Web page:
Tu Bi’Shevat (literally the 15th day of the Jewish month of Shevat) has a long history. Some scholars believe that in its most ancient form, the holiday celebrated the Near Eastern goddess Asherah (also known as Astarte or Ishtar), whose symbol was a tree. Asherah was a popular fertility deity and consort of the Canaanite God El. Asherahs are mentioned in the Hebrew Bible, though they are not described in detail, and were likely symbols, poles, or wooden objects made from trees.
During the Temple period (until 70 CE), farmers of fruit were taxed in the form of tithes. Tu Bi’Shevat was likely a tax collection day for fruit, whereupon it was agreed that the tax year would begin and end. Tu Bi’Shevat become the “new year for trees.” It is unknown whether other festivities accompanied the tithing. After the destruction of the Temple (70 CE), when tithing was no longer possible, little is known of how the day was recognized, except that in Ashkenazi synagogues special Psalms were added to the liturgy. The idea that Tu Bi’Shevat was something more than a simple legal requirement, that it marks the end of the heavy rain season in the land of Israel when the sap starts to rise in the trees and the earth begins its slow emergence from deep winter, may account for why the festival stayed in existence among the Jewish people.
It was during the flourishing era of Jewish mysticism, around the 16th century, that Tu Bi’Shevat re-emerged as a more popular and meaningful festival, first among Sephardi Jews. Mystical significance was attributed to ideas of the rebirth of the natural world in spring, and the Tu Bi’Shevat seder, a service of ingesting symbolic foods around a festive meal, was created. The symbolic cups of wine and food are associated with the mystical worlds of creation and the human personality types. (See below.) The festival gained popularity and spread throughout the Sephardi world and eventually became part of Ashkenazi custom as well.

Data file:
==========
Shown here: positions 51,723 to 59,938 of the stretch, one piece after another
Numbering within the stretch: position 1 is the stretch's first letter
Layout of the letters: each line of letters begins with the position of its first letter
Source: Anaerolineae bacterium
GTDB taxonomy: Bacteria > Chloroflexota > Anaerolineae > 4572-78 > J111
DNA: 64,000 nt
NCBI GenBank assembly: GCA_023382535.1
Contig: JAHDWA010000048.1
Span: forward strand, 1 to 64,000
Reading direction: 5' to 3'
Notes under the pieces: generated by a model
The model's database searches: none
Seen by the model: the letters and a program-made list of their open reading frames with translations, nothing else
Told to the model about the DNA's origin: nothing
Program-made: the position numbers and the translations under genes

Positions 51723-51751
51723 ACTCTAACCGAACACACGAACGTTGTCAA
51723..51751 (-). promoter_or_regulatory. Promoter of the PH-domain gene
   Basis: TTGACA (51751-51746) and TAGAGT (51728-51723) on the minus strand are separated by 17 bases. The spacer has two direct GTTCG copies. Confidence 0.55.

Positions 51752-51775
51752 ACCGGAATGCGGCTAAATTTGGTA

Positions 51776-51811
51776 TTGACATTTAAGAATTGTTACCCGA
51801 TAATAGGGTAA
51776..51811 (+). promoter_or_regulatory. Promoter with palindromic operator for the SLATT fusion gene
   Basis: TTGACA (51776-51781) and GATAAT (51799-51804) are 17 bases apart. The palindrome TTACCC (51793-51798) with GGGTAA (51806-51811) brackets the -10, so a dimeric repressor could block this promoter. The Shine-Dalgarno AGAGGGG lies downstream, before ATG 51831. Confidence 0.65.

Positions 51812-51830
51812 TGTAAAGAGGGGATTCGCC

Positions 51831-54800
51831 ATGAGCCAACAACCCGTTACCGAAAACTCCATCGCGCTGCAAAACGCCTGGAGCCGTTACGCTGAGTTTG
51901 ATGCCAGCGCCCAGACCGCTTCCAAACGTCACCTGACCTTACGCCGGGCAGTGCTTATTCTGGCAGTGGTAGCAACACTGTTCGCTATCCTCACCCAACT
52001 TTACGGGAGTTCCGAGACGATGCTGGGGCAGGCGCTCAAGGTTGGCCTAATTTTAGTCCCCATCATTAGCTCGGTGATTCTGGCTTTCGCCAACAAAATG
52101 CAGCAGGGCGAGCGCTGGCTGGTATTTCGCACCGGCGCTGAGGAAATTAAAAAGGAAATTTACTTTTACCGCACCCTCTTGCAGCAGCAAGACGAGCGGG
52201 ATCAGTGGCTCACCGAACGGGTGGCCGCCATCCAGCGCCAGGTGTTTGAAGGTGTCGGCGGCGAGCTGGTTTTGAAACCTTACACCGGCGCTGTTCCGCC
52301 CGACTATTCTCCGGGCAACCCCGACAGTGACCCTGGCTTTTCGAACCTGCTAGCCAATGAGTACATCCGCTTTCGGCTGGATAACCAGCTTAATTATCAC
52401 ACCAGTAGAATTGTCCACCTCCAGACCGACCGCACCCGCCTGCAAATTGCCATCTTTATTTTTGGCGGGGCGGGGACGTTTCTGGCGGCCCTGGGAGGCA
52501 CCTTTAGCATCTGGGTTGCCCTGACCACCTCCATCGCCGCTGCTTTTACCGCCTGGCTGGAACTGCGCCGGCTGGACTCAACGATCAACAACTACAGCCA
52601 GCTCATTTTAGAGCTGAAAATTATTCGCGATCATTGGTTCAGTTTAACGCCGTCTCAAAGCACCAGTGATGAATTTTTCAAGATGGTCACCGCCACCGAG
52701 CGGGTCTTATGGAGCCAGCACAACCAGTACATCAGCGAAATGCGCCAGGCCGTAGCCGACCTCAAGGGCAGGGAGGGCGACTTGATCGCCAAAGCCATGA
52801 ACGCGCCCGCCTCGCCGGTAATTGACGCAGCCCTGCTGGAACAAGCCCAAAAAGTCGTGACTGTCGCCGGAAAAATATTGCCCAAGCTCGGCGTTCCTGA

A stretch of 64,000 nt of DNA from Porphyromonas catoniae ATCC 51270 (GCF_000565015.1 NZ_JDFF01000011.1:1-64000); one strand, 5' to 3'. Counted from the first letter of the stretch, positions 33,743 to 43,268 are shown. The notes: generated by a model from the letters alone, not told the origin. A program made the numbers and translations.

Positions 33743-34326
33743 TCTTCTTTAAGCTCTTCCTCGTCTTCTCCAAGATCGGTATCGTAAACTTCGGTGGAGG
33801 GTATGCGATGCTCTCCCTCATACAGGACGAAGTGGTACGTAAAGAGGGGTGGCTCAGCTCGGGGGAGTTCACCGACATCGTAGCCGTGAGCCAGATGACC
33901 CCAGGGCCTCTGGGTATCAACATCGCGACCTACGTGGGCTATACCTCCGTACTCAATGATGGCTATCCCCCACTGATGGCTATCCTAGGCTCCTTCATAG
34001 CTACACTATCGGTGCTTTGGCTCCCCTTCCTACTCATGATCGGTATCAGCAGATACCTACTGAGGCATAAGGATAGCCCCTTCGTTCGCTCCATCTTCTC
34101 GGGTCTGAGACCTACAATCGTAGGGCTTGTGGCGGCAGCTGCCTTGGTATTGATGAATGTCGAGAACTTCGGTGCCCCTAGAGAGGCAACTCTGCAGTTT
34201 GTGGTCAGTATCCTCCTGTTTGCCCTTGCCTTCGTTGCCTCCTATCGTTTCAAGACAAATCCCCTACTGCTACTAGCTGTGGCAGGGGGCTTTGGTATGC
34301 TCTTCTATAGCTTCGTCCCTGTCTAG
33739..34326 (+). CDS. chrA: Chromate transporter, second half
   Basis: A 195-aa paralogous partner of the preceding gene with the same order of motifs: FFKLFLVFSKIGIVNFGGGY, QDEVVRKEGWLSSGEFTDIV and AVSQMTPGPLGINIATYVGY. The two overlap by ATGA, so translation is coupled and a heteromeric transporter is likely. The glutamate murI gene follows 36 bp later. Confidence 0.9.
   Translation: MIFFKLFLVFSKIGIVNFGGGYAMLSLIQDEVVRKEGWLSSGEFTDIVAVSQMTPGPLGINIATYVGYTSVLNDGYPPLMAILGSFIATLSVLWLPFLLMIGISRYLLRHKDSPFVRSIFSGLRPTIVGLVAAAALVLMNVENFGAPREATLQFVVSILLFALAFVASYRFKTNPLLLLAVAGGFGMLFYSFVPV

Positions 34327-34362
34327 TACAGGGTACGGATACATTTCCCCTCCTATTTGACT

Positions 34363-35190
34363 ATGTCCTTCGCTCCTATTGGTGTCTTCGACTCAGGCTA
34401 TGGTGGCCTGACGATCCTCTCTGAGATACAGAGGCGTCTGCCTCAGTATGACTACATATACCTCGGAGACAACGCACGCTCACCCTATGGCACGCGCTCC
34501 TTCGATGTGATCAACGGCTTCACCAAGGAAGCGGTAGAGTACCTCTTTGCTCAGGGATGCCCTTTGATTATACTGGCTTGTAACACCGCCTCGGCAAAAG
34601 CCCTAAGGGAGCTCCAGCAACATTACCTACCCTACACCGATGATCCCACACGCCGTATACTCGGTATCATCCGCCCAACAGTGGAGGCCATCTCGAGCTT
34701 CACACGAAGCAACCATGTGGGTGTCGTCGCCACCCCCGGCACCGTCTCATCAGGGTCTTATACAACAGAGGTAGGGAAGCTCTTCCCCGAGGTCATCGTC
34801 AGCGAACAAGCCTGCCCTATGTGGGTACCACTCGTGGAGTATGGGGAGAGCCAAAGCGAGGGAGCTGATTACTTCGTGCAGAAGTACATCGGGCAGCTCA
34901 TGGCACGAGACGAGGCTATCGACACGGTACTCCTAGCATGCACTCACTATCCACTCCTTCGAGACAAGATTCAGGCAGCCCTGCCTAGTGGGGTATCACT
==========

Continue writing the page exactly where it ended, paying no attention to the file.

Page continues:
Since the rise of Zionism and the establishment of the state of Israel in 1948, Tu Bi’Shevat also has come to be associated with planting trees in Israel. Like the mystical rebirth of earth celebrated in the most ancient roots of the holiday, Tu Bi’Shevat is now associated with the birth of the Jewish state. Most recently, as awareness of the environment has become a more pressing concern for many people, Tu Bi’Shevat has become a “Jewish Arbor Day,” a day on which we recognize our ethical obligations to care for the planet and its inhabitants. The theme of a new year for trees, a time of recognizing our connection to the earth, is a popular Tu Bi’Shevat theme today.
All these themes — fertility, trees, rebirth and renewal, obligation to heal the world, earth-awareness and the interconnected web of life — are included in the seder, just as on Passover all the symbols have many layers of meaning created from the most ancient times to the present. Tu Bi’Shevat is a wonderful family holiday on which to gather, sing, dance, eat and celebrate the earth and our connection to it.